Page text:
Originally Posted by MrLemon
Yeah, that is what I imagine you have setup. I won't come onto a forum and give any sort of professional advice, but if I see someone like snofarmer start advising someone without any knowledge of topic I will call him out on it.
You called me out on nothing.
Your advice was full of assumptions and bad advice in my opinion.
You are the one that was called out by a guy with bad grammar.
There are two ways to pay yourself as a limited liability company member manager, as LLC owners involved in running the business are called. You can withdraw money from the company accounts, or you can give yourself a salary. Yet which method of payment you can use depends on the federal tax classification you choose. The choices are not easily interchangeable.
Withdraw funds from the company account to your personal account to pay yourself if your LLC files its taxes under the default classifications from the Internal Revenue Service. The IRS by default considers a single-member LLC as a “disregarded entity” for tax purposes and treats it as a sole proprietorship. The IRS treats multi-member LLCs as a partnerships under default rules. Under the default classifications, an LLC member cannot receive a salary.
Record each personal withdrawal as an “owner’s withdrawal.” If you use a computer accounting program, create a separate account item for owner’s withdrawals. These withdrawals are not considered a company expense. For a single-member LLC, you pay self-employment tax on the company’s entire profit. The amount of owner's withdrawals does not raise or lower your tax. For a multi-member LLC, you pay self-employment tax on your share of the profits.
Elect to change your LLC’s tax classification before paying yourself a salary. File IRS Form 2553, Election by a Small Business Corporation, to be classified as an S Corporation, or Form 8832, Entity Classification Election, to be classified as a C Corporation. The election does not change the actual legal structure of the LLC, but it does require member managers to be paid a regular wage.
Select a “reasonable wage” for yourself. The IRS requires that a member manager’s wage meets industry standards for the type of business you’re in. The LLC pays all payroll taxes and withholdings for employees, including yourself. Report your wage on your personal tax return as earned income.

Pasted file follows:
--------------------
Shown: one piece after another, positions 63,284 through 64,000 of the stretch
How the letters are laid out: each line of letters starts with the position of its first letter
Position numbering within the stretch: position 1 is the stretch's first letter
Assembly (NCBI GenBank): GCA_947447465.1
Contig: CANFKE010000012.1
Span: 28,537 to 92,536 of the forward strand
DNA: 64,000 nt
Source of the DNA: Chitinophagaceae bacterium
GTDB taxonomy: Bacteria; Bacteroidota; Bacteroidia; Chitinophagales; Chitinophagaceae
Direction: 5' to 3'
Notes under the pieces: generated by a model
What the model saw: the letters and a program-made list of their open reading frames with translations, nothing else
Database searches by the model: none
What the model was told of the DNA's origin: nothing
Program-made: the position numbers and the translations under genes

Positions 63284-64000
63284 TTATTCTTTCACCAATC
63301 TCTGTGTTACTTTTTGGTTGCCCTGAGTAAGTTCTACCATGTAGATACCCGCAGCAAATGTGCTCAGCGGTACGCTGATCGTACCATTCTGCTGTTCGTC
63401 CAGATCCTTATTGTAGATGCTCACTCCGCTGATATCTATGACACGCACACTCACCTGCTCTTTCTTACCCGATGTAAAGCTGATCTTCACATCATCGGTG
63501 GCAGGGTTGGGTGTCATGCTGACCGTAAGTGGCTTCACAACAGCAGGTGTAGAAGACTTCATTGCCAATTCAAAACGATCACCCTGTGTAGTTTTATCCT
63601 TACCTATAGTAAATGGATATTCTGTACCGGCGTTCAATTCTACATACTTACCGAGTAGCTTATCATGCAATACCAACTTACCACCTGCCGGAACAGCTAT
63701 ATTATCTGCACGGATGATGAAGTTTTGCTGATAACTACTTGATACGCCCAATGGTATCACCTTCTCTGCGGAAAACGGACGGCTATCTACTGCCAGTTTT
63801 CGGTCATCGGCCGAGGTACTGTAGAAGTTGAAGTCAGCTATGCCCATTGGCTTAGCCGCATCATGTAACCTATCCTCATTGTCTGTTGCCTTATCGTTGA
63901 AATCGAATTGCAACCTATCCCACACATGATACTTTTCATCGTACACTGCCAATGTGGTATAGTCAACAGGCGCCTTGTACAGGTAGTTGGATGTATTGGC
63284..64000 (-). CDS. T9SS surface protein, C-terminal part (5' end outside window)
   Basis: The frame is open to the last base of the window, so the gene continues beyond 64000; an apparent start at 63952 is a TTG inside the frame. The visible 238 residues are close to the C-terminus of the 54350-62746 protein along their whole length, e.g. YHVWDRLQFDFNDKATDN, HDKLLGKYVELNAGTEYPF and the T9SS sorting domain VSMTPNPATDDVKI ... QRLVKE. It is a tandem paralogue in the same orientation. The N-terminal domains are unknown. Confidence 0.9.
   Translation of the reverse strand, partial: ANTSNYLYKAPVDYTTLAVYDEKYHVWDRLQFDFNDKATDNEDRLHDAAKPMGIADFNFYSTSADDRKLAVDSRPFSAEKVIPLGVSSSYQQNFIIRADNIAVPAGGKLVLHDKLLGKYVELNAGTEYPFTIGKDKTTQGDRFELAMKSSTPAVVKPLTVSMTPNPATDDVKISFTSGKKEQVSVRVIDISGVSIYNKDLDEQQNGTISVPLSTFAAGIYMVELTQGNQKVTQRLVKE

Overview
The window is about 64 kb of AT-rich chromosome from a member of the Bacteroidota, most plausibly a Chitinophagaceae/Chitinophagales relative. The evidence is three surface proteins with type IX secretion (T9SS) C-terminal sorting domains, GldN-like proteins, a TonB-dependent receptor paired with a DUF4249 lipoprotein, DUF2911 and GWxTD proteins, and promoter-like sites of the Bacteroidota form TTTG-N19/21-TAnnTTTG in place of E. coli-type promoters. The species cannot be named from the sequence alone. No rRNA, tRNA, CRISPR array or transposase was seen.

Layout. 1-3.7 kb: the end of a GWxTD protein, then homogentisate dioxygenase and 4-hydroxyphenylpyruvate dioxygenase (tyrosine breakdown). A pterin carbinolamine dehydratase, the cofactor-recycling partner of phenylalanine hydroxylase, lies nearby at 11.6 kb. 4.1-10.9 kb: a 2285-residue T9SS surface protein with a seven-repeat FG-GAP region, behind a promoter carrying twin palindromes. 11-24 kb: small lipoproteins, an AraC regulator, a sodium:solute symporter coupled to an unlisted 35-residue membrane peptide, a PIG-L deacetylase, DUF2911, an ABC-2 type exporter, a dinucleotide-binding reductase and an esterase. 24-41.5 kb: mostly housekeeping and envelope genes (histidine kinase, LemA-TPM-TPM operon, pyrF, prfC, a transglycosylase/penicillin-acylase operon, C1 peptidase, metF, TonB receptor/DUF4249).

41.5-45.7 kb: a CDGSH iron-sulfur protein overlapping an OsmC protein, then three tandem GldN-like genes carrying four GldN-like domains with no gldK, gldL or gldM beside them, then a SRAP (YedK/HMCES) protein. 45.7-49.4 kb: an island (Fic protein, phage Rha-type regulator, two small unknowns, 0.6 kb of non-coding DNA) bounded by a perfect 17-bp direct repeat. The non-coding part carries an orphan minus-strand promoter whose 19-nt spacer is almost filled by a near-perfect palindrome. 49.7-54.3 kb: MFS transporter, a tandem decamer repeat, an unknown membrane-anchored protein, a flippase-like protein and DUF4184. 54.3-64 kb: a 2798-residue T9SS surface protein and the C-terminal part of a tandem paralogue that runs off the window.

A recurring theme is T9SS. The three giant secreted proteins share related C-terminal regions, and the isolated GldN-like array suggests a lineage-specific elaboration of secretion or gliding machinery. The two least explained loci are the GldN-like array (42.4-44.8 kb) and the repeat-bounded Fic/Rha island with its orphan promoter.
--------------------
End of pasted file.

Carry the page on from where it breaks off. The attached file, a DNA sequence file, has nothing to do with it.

Report any share of the LLC's profit you receive in addition to your salary as "passive income" on your personal tax return. The IRS considers this unearned income that is not subject to employment taxes, though you will have to pay income tax on it.
How to Pay Myself From My LLC | Small Business - Chron.com
One half of your self-employment tax is taken as an adjustment on the front of your 1040. As a self-employed person, you can also claim 100% of your health insurance premiums as an adjustment on the 1040. You are also eligible to set up a solo 401(k) or other retirement account that will allow you to contribute higher amounts than most folks can (and take that as an adjustment to income, too).
"members, can not receive a W-2, as they are not employees that are paid salaries via W-2s. However, you can definitely pay salaries to each LLC owner/member. This "salary" is typically termed a guaranteed salary. It is paid gross to each member. Each member is responsible for paying the income taxes and payroll taxes (employer and employee social security/medicare) through quarterly estimated tax payments. "
Brooks M.Partner, Hughes Pittman & Gupton LLP
Rule #1 -- Don't write checks for your personal expenses out of your business account.
This is a very quick way to get into trouble with the IRS and have your corporate veil pierced. All checks written on your business checking account should be for business expenses. All charges on your business credit card should be for business expenses as well.
How To Get Paid -- Single Member LLCs
If you have a single member LLC, the mechanics of paying yourself are simple. Fortunately, you won't need to create a payroll system just for yourself with the whole alphabet-soup of government agencies taking little (and not so little) chunks out of your paycheck. Instead, you simply write a check from your business account to your personal account.
The process simply is this:
- Receive check from customer.
- Deposit check in business checking account.
- Pay business expenses from business checking account.
- Write check from business account to your personal account.
- Spend your money!